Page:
Paya Lebar Airport, Singapore
Anyone who has spent any length of time in Singapore will tell you that it’s a country in a hurry. Blink and a building along the main shopping stretch of Orchard Road disappears and the next day, a massive retail and residential development begins rearing up a complex algorithm of steel girders.
Of course, the speed of this activity is a source of considerable distress for architects and conservationists as a great many architecturally important buildings – some barely thirty or forty years old – have been demolished or threatened (W*108); but with land prices in Singapore already on par with New York and London, foolish is the developer who hesitates.
All of which makes the old Paya Lebar airport such an interesting time-capsule; for, here, roughly seven miles north east of the city centre’s ever changing profile of skyscrapers, is a perfectly preserved relic from a not so distant past when Singapore was still a subject of Great Britain.
The first commercial airport was built in 1937 at Kallang. Though it was, at the time, hailed as the finest airport in the British empire, it eventually became clear that the small runway was unable to handle the growing volume (and weight) of air-transport as the smaller fleets of Hawker Ospreys and Daks gave way to the bigger, more modern four-engined Constellations and DC-4 Skymasters.
The solution was found at Paya Lebar, a few miles north of Kallang, on a site bounded by rubber and coconut plantations, swampland and hilly ground. The airport – designed by K.A. Brundle and L. Carpenter from the Public Works Department – was officially opened in August 1955. Over the next quarter century, new terminals and extensions were built to cope with the ever increasing volume of visitors. A futuristic octagonal control tower was added in 1960.
But from the start, Paya Lebar was, in every way, a stark departure from Kallang. Where the latter was a glorious, curvaceous Art Décor pile, Paya Lebar was an aggressively sleek creature, all haughty in its low-slung modernist right angles.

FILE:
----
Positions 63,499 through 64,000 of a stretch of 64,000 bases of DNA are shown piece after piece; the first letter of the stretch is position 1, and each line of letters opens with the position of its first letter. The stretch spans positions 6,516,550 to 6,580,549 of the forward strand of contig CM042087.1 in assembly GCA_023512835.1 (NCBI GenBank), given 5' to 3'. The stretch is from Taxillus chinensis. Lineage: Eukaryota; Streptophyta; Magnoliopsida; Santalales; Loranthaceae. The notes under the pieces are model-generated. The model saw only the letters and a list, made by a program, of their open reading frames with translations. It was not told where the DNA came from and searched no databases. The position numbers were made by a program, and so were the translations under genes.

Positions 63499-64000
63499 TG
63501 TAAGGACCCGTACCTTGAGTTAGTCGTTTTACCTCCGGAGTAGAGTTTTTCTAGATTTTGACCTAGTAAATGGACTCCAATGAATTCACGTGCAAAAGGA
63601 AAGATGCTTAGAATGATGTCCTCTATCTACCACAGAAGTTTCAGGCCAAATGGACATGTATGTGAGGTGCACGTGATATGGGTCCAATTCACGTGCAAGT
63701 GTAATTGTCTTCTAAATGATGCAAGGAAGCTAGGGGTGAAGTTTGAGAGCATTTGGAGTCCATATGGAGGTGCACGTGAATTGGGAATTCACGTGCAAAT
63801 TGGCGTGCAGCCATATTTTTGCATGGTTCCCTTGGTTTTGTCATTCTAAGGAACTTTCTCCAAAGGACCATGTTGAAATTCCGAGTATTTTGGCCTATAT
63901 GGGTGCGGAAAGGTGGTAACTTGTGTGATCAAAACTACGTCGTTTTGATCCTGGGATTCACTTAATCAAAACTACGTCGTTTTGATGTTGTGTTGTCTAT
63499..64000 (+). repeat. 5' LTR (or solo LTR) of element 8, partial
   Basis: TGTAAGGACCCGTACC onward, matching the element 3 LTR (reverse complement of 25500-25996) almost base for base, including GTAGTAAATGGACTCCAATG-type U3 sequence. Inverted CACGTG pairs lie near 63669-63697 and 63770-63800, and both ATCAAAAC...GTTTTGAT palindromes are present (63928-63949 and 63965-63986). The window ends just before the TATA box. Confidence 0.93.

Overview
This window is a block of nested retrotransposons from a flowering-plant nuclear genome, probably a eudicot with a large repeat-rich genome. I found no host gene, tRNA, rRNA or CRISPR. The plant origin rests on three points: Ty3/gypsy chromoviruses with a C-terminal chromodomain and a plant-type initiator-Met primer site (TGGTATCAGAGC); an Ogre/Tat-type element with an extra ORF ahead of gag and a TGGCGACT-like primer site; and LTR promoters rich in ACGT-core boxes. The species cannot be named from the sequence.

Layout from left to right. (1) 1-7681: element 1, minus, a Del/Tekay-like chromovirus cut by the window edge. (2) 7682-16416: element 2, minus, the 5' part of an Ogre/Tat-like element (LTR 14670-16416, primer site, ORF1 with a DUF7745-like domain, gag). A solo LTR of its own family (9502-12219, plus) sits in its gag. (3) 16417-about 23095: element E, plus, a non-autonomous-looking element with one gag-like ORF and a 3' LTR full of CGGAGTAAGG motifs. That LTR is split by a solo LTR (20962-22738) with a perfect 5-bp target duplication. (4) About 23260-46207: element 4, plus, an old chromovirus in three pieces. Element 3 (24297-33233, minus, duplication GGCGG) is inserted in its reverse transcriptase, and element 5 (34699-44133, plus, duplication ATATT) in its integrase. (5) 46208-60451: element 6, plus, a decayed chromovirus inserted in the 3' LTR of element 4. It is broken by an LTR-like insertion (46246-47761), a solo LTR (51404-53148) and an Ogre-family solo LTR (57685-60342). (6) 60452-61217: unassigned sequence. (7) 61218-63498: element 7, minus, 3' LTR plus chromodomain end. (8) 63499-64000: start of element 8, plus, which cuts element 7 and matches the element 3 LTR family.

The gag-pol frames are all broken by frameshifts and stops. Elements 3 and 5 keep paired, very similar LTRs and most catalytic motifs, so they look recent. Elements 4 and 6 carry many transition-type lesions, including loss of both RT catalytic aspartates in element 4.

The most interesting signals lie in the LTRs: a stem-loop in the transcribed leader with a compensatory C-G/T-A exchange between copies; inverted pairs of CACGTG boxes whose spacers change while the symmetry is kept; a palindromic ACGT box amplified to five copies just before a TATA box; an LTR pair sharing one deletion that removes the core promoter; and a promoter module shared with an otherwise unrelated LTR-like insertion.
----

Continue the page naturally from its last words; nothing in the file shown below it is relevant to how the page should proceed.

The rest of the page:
The arrival hall, for instance, was a long box-shaped building with a relatively small entrance that, like the TARDIS, opened into a light-washed double-volumed space where the high ceiling was held aloft by thick pillars sheathed with white-veined black marble and muted gold mosaic tiles. Floating dog-leg staircases on both ends of the hall led up to a viewing gallery dominated by a ravishing mosaic mural depicting the Singaporean waterfront at night. Indeed, the airport, wrapped up in the glamour of travel of the time, was a popular backdrop for movies, most famously Peter Bogdanovich’s seamy exposé Saint Jack.
Architect Simon Chai is particularly enamoured by Paya Lebar’s potent symbolism of a certain time and aesthetic. ‘Many of the airport’s functional and decorative features were ground-breaking for Singapore at the time and they’ve been further developed only in recent years in commercial buildings,’ he says. ‘Given the intense sunshine in the tropics and that air-conditioning only came much later, I really admire its façade of sun-shading of rich mellow bronzed aluminum. What’s also very striking is that it really was one of the very few Modern public buildings that was very accessible to the ordinary Joe.’